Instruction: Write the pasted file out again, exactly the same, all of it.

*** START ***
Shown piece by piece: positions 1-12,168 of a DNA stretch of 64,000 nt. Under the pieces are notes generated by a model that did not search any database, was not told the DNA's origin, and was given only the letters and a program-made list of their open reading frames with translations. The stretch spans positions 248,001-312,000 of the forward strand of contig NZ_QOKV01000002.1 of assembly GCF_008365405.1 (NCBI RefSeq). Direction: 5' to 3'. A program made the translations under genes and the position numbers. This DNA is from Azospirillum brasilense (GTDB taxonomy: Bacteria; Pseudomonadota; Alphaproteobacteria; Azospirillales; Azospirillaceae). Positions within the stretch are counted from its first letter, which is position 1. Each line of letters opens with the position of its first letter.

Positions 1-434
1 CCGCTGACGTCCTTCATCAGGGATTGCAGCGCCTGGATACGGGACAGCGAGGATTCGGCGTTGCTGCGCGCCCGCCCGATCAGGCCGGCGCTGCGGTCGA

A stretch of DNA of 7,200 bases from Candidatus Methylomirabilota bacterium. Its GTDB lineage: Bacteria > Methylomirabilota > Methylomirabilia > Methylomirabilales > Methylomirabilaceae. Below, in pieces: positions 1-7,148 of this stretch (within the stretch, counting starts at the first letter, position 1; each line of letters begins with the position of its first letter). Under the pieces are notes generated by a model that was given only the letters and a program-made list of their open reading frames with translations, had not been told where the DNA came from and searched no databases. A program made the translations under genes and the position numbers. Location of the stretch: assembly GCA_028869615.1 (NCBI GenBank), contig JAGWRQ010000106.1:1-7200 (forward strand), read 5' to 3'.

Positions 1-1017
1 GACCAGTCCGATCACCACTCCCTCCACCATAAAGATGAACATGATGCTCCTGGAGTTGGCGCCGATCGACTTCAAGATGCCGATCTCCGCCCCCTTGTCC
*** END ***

Shown piece by piece: positions 1-12,168 of a DNA stretch of 64,000 nt. Under the pieces are notes generated by a model that did not search any database, was not told the DNA's origin, and was given only the letters and a program-made list of their open reading frames with translations. The stretch spans positions 248,001-312,000 of the forward strand of contig NZ_QOKV01000002.1 of assembly GCF_008365405.1 (NCBI RefSeq). Direction: 5' to 3'. A program made the translations under genes and the position numbers. This DNA is from Azospirillum brasilense (GTDB taxonomy: Bacteria; Pseudomonadota; Alphaproteobacteria; Azospirillales; Azospirillaceae). Positions within the stretch are counted from its first letter, which is position 1. Each line of letters opens with the position of its first letter.

Positions 1-434
1 CCGCTGACGTCCTTCATCAGGGATTGCAGCGCCTGGATACGGGACAGCGAGGATTCGGCGTTGCTGCGCGCCCGCCCGATCAGGCCGGCGCTGCGGTCGA

A stretch of DNA of 7,200 bases from Candidatus Methylomirabilota bacterium. Its GTDB lineage: Bacteria > Methylomirabilota > Methylomirabilia > Methylomirabilales > Methylomirabilaceae. Below, in pieces: positions 1-7,148 of this stretch (within the stretch, counting starts at the first letter, position 1; each line of letters begins with the position of its first letter). Under the pieces are notes generated by a model that was given only the letters and a program-made list of their open reading frames with translations, had not been told where the DNA came from and searched no databases. A program made the translations under genes and the position numbers. Location of the stretch: assembly GCA_028869615.1 (NCBI GenBank), contig JAGWRQ010000106.1:1-7200 (forward strand), read 5' to 3'.

Positions 1-1017
1 GACCAGTCCGATCACCACTCCCTCCACCATAAAGATGAACATGATGCTCCTGGAGTTGGCGCCGATCGACTTCAAGATGCCGATCTCCGCCCCCTTGTCC